How It Feels To Be A Suicide Survivor

Cameron Russell / Flickr.com
Cameron Russell / Flickr.com
While I know this a rough topic, I know it has to be spoken about for this world to change. Suicide is a huge problem in this world, so I hope that in sharing my story, I can help inspire someone or even save a life. If anything, this should give the reader some perspective on what surviving a suicide attempt feels like.

My innocence was taken from me when I was fifteen. My first love abused me and broke my heart. He tore me to pieces. I expected my next boyfriend, my best friend, to save me, but he didn’t believe the stories. I had been sexually, physically, and emotionally tattered, and the one person I really trusted turned away.

I sunk into a deep depression, losing my worth, losing my sanity. I didn’t see value in myself. I thought of myself as no one, nothing. I thought I was insignificant. I spent days in bed sleeping or keeping my nose in a book. I lived through the novels I read. I pushed my family away, yelling at them and blaming them for what was happening to me. I once kicked a hole in the wall and screamed bloody murder. This was my downfall. I crumbled and fell apart.
I lost who I was. I was no longer the outgoing, sweet, friendly and funny girl I had once been. The girl I used to be withered and sunk to the bottom of the pit. It felt like she was gone. I didn’t see her. All I saw were tears, loneliness, sadness, darkness, and death.

When I was sixteen, I planned my suicide attempt. I told myself I would just be gone and the pain would leave me. I thought no one would miss me anyway. I didn’t feel like there was anything to live for. I saw no value in whom I was as a person and believed the world would have been a better place without me. What did I have to offer the world?

I waited until the middle of the night to go down to the kitchen to grab a knife. I snuck up the stairs, locked my bedroom and bathroom doors, and started filling my bathtub. As the minutes passed, I thought to myself, This is it, this is what you’ve been waiting for. All of this will be over. You can finally let this life go. I took a deep breath in and dipped my feet into the water. I sunk in with the knife in my right hand. I grazed the blade with my fingertips, wondering what it would feel like. I wondered if it would hurt, but then I realized I didn’t care. After being bullied, abused, and manically depressed, I wanted relief. I wanted to make the world a better place. I thought I was a waste of oxygen, food, and shelter. If I didn’t want to live, why was I given the chance to live while others weren’t so lucky? I didn’t want my life and so many people would have killed for it. I didn’t appreciate what I had and I thought to myself, I deserve to die.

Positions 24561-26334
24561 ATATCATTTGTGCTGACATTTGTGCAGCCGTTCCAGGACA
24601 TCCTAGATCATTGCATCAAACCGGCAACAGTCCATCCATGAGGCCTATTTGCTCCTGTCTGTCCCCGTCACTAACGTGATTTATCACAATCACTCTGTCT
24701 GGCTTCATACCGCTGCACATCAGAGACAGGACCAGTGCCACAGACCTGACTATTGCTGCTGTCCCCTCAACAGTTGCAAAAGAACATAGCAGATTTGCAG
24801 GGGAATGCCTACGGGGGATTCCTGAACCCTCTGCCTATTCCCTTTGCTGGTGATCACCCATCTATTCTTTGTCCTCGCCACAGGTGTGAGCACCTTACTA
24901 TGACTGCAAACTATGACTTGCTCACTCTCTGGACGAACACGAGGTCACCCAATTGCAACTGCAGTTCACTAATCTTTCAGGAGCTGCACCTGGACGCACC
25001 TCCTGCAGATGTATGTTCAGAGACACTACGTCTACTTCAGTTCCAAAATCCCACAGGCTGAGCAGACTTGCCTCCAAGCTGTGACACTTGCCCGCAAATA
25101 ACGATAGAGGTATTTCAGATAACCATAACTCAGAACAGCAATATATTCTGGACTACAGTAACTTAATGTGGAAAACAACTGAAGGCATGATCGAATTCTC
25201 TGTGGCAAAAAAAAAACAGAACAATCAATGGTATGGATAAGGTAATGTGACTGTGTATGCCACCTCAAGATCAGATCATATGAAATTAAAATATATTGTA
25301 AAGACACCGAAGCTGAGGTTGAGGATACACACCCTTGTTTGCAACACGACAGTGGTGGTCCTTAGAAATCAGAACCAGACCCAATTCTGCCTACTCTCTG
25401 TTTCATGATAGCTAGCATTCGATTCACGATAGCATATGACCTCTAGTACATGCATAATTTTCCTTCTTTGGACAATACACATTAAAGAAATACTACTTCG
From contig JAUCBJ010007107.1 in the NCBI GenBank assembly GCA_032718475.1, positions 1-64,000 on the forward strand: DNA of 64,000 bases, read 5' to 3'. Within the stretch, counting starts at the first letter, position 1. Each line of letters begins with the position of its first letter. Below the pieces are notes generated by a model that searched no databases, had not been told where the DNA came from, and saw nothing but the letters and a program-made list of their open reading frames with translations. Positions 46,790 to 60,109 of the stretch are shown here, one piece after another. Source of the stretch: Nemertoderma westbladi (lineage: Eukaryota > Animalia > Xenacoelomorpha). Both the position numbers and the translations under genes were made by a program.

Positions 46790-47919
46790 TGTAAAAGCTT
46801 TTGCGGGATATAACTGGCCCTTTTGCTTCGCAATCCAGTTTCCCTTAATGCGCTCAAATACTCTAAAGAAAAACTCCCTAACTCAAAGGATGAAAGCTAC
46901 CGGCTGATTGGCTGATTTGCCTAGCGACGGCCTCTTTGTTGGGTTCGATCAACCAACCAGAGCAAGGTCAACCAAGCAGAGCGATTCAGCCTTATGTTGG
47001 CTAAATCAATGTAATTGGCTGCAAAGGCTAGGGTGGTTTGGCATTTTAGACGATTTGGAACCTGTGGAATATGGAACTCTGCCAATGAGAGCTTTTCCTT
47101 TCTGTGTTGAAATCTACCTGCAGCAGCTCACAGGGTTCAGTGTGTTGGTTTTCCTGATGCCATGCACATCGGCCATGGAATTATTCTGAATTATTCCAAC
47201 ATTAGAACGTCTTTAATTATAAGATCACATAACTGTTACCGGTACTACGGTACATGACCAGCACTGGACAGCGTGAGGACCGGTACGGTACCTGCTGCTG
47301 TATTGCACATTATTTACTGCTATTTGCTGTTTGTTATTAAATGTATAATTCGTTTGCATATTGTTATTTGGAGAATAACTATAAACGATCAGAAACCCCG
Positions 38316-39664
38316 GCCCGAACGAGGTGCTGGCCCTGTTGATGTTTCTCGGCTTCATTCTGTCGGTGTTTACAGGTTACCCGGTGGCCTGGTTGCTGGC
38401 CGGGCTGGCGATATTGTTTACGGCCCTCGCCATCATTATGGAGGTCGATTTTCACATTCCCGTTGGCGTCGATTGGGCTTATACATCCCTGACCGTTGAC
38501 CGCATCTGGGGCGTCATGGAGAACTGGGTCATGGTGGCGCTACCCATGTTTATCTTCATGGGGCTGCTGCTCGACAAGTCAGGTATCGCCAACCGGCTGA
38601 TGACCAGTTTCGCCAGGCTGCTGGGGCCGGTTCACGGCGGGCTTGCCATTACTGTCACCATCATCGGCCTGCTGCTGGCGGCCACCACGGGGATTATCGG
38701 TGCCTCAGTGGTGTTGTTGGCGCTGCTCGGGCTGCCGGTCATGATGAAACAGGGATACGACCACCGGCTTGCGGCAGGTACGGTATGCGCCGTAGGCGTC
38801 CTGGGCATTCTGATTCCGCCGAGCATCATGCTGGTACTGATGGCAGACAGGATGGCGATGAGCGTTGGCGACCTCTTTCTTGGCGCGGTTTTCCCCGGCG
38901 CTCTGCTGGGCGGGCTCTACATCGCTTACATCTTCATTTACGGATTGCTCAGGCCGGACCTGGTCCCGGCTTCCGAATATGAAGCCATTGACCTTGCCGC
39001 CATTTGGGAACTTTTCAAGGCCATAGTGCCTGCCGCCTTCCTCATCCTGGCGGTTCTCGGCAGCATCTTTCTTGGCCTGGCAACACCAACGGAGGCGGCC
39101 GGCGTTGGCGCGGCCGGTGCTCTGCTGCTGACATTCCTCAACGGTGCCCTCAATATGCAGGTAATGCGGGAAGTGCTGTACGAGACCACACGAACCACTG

I pressed the knife taut to my left wrist and took a deep breath. My heart raced and pumped through my chest. But I sat still. I stared at the knife’s glare for a minute or two. Then in my disgust, I threw it across the tile floor. I hugged my knees and bowed my head as I cried like I never had before. I sat in the bathtub for a while, just crying, breathing, realizing what I had done.

After my suicide attempt, I prayed and prayed so hard to be saved. I wanted to be redeemed. I wanted to look death in the eyes and say, “I’m not worthless.” Although the days to come were rough, having been diagnosed with borderline personality disorder, depression, and an anxiety disorder, I felt relieved that my feelings weren’t out of the blue and all in my head. For the past four years, I’ve been medicated on a high dose of Prozac, despite the dangers of its side effects.

I tried to get off of my medications a few different times. I was ashamed of feeling like the drug was my crutch. I thought if I could be off my medication, I would feel normal like everyone else. But that didn’t happen. And slowly I realized that I wasn’t ever going to be “normal.” I always felt different and now I knew why.

Some days I feel out of control. Some days I sit and cry for a long time. Some days I feel great and I’m happier than ever. There are many times when I don’t know if I’ll get through the day without hurting myself.

But I know that I have to fight. It’s not all about me anymore. I know now that my family would miss me. They would fall to pieces. My friends would feel a gaping hole from my passing. My boyfriend would have the space next to him in his bed never filled by me again. I wouldn’t exist anymore, only to be remembered as “that girl who killed herself.”

No, I have to fight because I don’t want anyone to feel as alone as I felt. I don’t want anyone to feel so alienated by a mental disorder like I was. The stigma attached to mental illness needs to be annihilated. It’s time for it to end. I’m here because I can see the real beauty in life through my friends and family. Because of my journey, my biggest goal in life is to inspire other people to stay strong. Being strong doesn’t have to mean never having bad days. Those days happen all the time.

Real strength is fighting back by living and breathing. Sharing stories. Inspiring people. And because of my inner strength and those that I love, I’m still fighting today. Whether you’re a suicide survivor, a cancer survivor, or a survivor of the struggles of everyday life, you can always find true hope and fight. TC mark

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